c)273 degree f -10 min
d)273 degree f- 3 min
• At the end of sterilization cycle the depressurization cycle starts and the
steam is slowly released, with a decrease in temperature and pressure
4.THE DRYING CYCLE
• At the end of depressurization cycle all the items inside are wet.
• This cycle maintains heat inside the chamber to evaporate the remaining
water but the chamber is opened to the air so that the water vapour can
escape and the items can be dried.
• Some sterilizers have automatic drying cycles.
• With others, the door is simply opened about one-half inch for a time to let
the moisture escape.
• Advantages of Autoclaves.
Autoclaving is the most rapid and
effective method for sterilizing cloth
surgical packs and towel packs.
Is dependable and economical
Sterilization is verifiable.
• Disadvantages of Autoclaves.
Items sensitive to the elevated temperature cannot
Autoclaving tends to rust carbon steel instruments
Instruments must be air dried at completion of cycle.
Small office sterilizers
• Operates through four cycles :
Heat up cycle, the Sterilizing cycle, the Depressurization cycle,
the Drying cycle.
• Usual chamber diameter is 8-12 inches, may have a small
cassette containing the instruments that is inserted into the
• Some units also have printout devices that records the time and
temperature of each cycle to help maintain sterility assurance.
Hospital - Type Sterilizers
• Used in :Hospitals, Dental schools ,Large clinics.
• They have
– larger chambers ,direct connection to steam line ,or direct
connection to water line,
– vacuum system for air removal from the chamber
– post sterilization vacuum cycle that removes the steam and
water after the sterilization cycle.
• Loading –the manufactures instructions has to be strictly
• Sterilizing temperature-time ranges from 250-273 ºf ; 3-30 min.
Flash sterilization cycles
• Operates at 3 min at higher temperatures.
• 132 degree c at 30lbs pressure.
• 3 min for unwrapped & 7 min for wrapped items.
• Used only for emergency situations.
• Disadvantages are recontamination weakens sterility
• Kills the organisms and spores at lower temperatures in
• High penetrating power.
• Liquid and water solutions retain structure (sterilizes water
based liquids in standard cycles).
• It corrodes carbon steel instruments.
• Materials must be air dried at completion of the cycle.
• Heat sensitive materials can be destroyed.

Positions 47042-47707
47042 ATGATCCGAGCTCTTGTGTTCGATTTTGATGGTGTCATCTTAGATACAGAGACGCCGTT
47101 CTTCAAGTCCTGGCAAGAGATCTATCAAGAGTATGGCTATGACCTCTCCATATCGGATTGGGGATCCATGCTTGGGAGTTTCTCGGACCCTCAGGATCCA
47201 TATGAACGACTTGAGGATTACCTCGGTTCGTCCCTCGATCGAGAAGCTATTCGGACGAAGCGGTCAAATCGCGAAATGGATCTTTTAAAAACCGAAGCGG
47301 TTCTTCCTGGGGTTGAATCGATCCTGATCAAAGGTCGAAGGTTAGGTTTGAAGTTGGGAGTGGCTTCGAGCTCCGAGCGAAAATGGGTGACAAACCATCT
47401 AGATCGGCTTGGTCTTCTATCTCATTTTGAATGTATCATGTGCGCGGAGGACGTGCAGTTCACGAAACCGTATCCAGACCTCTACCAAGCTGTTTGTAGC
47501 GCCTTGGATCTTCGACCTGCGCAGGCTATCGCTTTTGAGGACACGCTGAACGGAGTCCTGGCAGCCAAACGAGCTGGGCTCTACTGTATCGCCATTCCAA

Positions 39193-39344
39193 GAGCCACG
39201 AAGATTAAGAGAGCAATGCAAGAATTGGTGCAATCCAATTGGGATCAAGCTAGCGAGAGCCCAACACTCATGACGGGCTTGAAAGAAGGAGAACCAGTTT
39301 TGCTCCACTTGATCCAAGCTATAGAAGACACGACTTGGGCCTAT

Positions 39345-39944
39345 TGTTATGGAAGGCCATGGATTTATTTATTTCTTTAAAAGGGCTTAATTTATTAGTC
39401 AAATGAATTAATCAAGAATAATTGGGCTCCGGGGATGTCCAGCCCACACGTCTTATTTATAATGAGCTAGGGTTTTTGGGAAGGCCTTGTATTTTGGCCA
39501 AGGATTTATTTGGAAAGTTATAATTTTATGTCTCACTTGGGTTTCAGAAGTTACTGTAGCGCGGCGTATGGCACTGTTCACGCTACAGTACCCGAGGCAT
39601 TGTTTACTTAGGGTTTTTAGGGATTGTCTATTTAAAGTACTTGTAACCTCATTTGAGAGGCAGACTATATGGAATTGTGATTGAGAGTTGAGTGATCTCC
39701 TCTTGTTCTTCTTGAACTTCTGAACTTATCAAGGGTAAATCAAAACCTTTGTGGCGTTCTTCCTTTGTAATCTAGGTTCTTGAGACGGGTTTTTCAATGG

CHEMICAL VAPOR PRESSURE
• The 1938 patent of Dr. George Hollenback and the work of
Hollenback and Harvey in 1940s culminated in the
development of an unsaturated chemical vapor system ,
also called Harvey Chemiclave.
• Principle is that although some water is necessary to
catalyze the destruction of all microorganisms in a
relatively short time, water saturation is not necessary.
• Kills microorganisms by destroying vital proteins.
• Chemical vapor pressure sterilizers operate at 270° F (131° C) and 20
pounds of pressure.
• They must be used with a prescribed chemical and should be properly
labeled to satisfy OSHA's Chemical Hazard Communication Standard.
• Unsaturated chemical-vapor sterilization involves heating a chemical
solution of primarily alcohol with 0.23% formaldehyde in a closed
Advantages of Chemiclaves
Carbon steel and other corrosion-sensitive instruments are said
to be sterilized without rust.
Relatively quick turnaround time for instruments.
Load comes out dry.
Sterilization is verifiable.
Disadvantages of Chemiclaves
Items sensitive to the elevated temperature will be damaged
Vapor odor is offensive, requires aeration.
Heavy cloth wrappings of surgical instruments may not be
penetrated to provide sterilization.
STERILIZATIONConventional Dry Heat Ovens
Dry heat sterilization is readily achieved at temperatures
above 320° F (160° C) for 30 mins.
Instrument loads may take 30- 90 mins to reach that
temperature, so to provide a margin of safety,
instruments must be sterilized at 160ºC for 2 hours.
They have heated chambers that allow air to circulate by
gravity flow (gravity convection).
Packs of instruments must be placed at least 1 cm apart